It has been my general desire for a few years to acquire the basics in other European languages for the purpose of reading some of the classics in their original language, in a similar vein to this topic. I never pursued a whole lot, and so my knowledge of exactly what those classics might be for a particular language never developed very far. In anticipation for a trip to Lyon this summer I have begun to learn a little French, and would be very interested in reading some of the more palatable (in the sense of a reader who is fairly naive to the language) French texts. My first instincts would be Cauchy and Lebesgue, seeing as I am more analytically inclined, but I have no idea where to start or which of their works are readily available.
Since you mention Lebesgue, I would recommend the following two classics, which build on his lectures at the Collège de France :
Another suggestions : Topologie générale by Bourbaki, and Théorie des distrbutions by Laurent Schwartz.
The canonical excellent French author is Serre (his books are also quite easy to find) -- Cours d'Arithmetique has some analytic content, if you like that sort of thing, as you say you do...
I suggest that you have a look at Bourbaki's talks here as they range quite a few topics, are generally short enough, are often in french, and are regularly from masters. Of course, you'll find other interesting collections on the same website.
Roger Godement. His courses (in analysis, differential geometry, algebra, etc.) are magnificient.
If you're looking for French classics, I would recommend Darboux's Théorie générale des surfaces There is a lot of analysis there. In fact the text is mostly about the interplay between differential equations and differential geometry. Goursat's Leçons d'analyse are also quite nice. I read somewhere that Bourbaki started as a rejection to this text, but that only makes it more interesting. I also like Appell and Goursat's Théorie des fonctions algébriques et leurs intégrales. Appell's books on mechanics are really nice as well.
Actually Borel wrote a series of very nice little books, around 1900's. One of them is called "Sur les series de Taylor a coefficient positive". It has some very nice theorem, many of which are forgotten at this day; it reads like a beautifully written paper that just came out.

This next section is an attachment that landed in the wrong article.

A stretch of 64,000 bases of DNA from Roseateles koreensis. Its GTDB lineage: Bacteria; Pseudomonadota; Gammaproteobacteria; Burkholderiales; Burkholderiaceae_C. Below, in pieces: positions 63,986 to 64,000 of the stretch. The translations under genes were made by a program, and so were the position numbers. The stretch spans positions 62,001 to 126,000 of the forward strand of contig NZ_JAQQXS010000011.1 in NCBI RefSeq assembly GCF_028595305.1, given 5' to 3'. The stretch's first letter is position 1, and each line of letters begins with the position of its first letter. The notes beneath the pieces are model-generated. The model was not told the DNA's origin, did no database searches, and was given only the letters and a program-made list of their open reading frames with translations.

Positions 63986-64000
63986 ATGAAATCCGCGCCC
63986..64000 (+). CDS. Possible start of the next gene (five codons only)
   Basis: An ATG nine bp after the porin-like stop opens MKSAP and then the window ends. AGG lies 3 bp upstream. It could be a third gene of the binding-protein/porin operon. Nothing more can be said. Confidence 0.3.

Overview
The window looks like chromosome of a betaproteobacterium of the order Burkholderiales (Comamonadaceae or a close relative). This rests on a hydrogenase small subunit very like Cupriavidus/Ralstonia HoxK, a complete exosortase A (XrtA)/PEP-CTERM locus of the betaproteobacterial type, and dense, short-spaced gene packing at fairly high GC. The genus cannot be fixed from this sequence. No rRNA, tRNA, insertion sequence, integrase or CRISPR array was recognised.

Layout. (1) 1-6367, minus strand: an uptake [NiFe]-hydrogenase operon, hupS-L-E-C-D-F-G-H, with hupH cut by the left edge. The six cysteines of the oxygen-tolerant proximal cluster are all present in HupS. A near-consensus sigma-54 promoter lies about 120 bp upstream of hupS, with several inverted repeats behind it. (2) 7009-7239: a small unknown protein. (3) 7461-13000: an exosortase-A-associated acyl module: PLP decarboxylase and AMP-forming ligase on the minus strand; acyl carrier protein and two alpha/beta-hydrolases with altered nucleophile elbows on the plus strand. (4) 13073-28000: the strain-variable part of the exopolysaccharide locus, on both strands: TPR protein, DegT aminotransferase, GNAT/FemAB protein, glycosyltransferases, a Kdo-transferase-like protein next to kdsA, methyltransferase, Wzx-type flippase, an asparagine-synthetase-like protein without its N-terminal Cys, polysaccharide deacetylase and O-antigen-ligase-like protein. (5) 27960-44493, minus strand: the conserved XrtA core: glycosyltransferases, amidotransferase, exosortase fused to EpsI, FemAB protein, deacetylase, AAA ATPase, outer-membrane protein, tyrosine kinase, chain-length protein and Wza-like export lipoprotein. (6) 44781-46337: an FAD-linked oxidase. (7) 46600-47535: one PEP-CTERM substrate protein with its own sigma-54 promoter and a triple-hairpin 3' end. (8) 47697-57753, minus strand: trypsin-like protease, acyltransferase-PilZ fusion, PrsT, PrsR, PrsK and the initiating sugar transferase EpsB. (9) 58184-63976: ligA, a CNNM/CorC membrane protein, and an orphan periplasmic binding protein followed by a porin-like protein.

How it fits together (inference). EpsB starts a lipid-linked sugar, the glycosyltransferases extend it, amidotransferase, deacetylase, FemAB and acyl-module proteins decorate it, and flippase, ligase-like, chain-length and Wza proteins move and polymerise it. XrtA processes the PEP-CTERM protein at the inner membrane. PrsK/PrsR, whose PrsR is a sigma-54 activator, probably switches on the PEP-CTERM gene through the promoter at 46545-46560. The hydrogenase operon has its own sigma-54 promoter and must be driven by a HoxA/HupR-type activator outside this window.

Also, Paul Levy. He has an exceedingly beautiful writting style. His 7 volume collected works should be available in a math library.
Cauchy's Cours d'Analyse is beautifully written, and good for the "analytically inclined". His treatment of infinitesimals is very interesting, and it contains the famous "mistaken proof" that a limit of continuous functions is continuous. There's a CUP reprint, and it is online here
Do not forget François-Marie Arouet de Voltaire, Jules Gabriel Verne, Victor-Marie Hugo, Antoine de Saint-Exupéry, Jean-Paul Charles Aymard Sartre, ... :-)
For the really analytically inclined :), while I have not finished reading it myself, I have been told by multiple of my French colleagues that Leray's original paper on Navier-Stokes has interesting mathematics and quite penetrable language.
I'm not fit to properly judge the quality of the language, but I've always found Dixmier's papers very lucid (although mathematically demanding for this Bear Of Little Brain). Plus, one gets to see some of the theory of Von Neumann algebras at an interesting time. Looking on NUMDAM ought to yield several papers, including IIRC the paper on $C^k$ functional calculus for self-adjoins elements in $L^1$ of a nilpotent group.
For operator theory, Dixmier seems to be a good option.